Podcast and article Reflection:

Article: blogs.lse.ac.uk/highereducation/2024/02/26/where-are-the-crescents-in-ai/ 

Podcast: https://www.nytimes.com/2024/04/05/opinion/ezra-klein-podcast-nilay-patel.html

The first thing I learned from the podcast, Will AI Break the Internet?, is how companies are benefiting from AI. It opened my eyes to the consumerism aspect of Internet consumption and how most of the noise created by the ads popping up could be facilitated through AI. This reminds me of the exercise we did in class to determine the original source of news. It’s also mentioned in the article “ Where are the crescents in AI?” that a similar concept exists: to be critical and most importantly aware of the things we share and what we consume. I’m most definitely curious about the extent to which AI-generated content is involved in ads and posts, especially now that TikTok videos have an AI generated flag. I’d be more interested in looking into the content posted on social media compared to an earlier time. I’d like to think I’m already critical of the AI content generated, and I am against neglecting to analyze the information that AI provides. On the other hand, my concern is not with my own use or outreach to AI but with AI’s outreach to me.

The second point I caught that has an interesting view of AI’s information source is that AI reverse engineers everything it owns. Actually, in technicality, it does not own anything. Like mentioned in the podcast, they’re not great at new ideas, and that’s what sets humans apart from AI. There was a quote mentioned that confused me a bit in the podcast, saying, “I think people do properly worry about automation, but we should also think about what we value in people and how we express that value because I think A.I. is going to take advantage of that.”. My interpretation of these two sentences is that AI is challenging as much as it is aiding, but it’s only challenging people who are unable to embrace it properly. For example, in a previous course I had on concepts of programming, we were asked to hypothesize the extent to which AI will be able to replace programmers. Our research found that because AI is generated based on human intelligence, as long as it stays that way, human effort will supersede. These skills that AI offers should be something that the programmers are equally, if not more, skilled at, along with other superior skills. In my opinion, this just pushes people to be a better version of themselves.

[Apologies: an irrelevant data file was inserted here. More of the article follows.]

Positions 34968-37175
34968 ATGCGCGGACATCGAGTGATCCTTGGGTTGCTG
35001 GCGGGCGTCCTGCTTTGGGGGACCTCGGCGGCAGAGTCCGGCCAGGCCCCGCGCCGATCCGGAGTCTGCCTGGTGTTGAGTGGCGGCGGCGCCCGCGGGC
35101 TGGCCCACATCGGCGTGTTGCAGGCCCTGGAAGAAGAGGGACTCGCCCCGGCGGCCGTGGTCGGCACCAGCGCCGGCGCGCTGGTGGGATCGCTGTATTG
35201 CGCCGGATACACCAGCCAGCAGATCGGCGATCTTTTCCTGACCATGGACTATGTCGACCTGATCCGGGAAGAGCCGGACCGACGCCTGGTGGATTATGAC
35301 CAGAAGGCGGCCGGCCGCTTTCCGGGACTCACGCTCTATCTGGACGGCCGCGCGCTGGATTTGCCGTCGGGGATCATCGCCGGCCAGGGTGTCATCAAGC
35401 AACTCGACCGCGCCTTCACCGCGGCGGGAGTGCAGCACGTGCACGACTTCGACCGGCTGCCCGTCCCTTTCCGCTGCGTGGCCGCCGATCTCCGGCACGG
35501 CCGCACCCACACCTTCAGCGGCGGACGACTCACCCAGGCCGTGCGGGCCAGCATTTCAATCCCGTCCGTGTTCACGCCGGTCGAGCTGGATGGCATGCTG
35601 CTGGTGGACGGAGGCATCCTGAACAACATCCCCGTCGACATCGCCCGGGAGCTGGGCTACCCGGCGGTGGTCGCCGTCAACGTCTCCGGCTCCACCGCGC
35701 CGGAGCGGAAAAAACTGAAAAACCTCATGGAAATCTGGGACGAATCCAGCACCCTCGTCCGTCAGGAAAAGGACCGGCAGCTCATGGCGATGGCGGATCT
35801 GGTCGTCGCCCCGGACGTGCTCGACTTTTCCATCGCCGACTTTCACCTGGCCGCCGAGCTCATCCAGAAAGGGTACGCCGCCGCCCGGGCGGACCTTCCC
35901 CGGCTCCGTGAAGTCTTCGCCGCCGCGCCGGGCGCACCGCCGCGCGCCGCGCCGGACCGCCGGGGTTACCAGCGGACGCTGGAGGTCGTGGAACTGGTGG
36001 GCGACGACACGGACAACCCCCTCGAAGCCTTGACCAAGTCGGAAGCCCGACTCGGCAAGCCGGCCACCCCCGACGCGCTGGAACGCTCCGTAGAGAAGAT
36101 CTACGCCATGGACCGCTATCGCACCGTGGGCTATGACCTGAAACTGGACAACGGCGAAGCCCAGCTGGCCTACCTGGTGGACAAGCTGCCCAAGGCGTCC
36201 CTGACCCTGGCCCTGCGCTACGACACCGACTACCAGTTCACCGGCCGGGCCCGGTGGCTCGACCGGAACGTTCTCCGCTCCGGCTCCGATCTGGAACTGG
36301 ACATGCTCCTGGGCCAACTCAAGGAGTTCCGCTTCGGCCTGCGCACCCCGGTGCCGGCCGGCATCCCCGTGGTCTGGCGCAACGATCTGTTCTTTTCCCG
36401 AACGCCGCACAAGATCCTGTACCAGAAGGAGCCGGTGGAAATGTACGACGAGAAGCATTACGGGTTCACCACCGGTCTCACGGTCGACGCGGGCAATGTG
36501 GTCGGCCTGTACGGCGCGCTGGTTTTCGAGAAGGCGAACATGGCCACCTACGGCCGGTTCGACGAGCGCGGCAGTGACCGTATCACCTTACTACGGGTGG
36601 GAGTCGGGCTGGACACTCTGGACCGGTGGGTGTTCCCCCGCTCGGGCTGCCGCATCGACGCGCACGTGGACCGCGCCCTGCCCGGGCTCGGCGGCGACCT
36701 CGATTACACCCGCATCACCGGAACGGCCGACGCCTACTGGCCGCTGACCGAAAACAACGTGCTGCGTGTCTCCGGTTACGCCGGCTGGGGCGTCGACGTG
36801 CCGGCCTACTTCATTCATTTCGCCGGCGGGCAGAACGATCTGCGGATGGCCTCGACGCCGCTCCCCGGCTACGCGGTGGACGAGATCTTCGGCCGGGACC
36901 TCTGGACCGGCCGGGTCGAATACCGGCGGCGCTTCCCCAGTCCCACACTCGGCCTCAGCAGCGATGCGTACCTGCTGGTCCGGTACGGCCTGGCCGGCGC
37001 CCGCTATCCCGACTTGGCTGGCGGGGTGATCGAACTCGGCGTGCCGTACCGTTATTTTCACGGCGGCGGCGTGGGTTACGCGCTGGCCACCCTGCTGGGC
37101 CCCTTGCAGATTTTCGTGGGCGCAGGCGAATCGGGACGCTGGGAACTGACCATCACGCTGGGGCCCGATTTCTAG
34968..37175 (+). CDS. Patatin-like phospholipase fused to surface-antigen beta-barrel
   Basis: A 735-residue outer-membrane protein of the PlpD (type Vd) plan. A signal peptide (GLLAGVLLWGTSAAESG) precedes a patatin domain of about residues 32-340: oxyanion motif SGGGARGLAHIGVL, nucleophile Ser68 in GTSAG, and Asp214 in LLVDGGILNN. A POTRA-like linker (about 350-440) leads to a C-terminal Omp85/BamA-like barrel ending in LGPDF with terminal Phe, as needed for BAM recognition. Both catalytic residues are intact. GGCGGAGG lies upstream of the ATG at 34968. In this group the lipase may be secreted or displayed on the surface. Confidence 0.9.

The last point was mentioned in the podcast, and as it quotes, “The argument I hear from the A.I. side of this is that everything in human culture and human endeavor is trained on all that has come before it.” This suggests that, as humans also learn from the past experiences of others and have information that is not their own, we’re similar to AI. It is claimed that copyright in that way does not apply to AI. I somewhat agree with this statement, but what differentiates us is our ability to transform what we learn into new ideas. Nonetheless, the copyright law would still apply to the base of our idea that stemmed from another’s idea. And if we utilize information from AI that we don’t necessarily know the source of, we are still obligated to cite it to AI. In fact, using information directly from AI without investigating its source is problematic, which I have discovered through this course. The data that is fed into it is logically operated or managed by an entity, and given that information, it will be limited to what this entity provides. This, as mentioned in the article, includes all the biases, limitations, and discrepancies we face through our usage of AI. I’m curious to compare different AI tools based on how they generate data with the same prompt. This will highlight the comparison between each entity’s biases and inequalities. The action I would take knowing this, which I have now started to do, is to use different tools and assess the results to make a more refined decision for myself and to fact-check the information that they all provided me.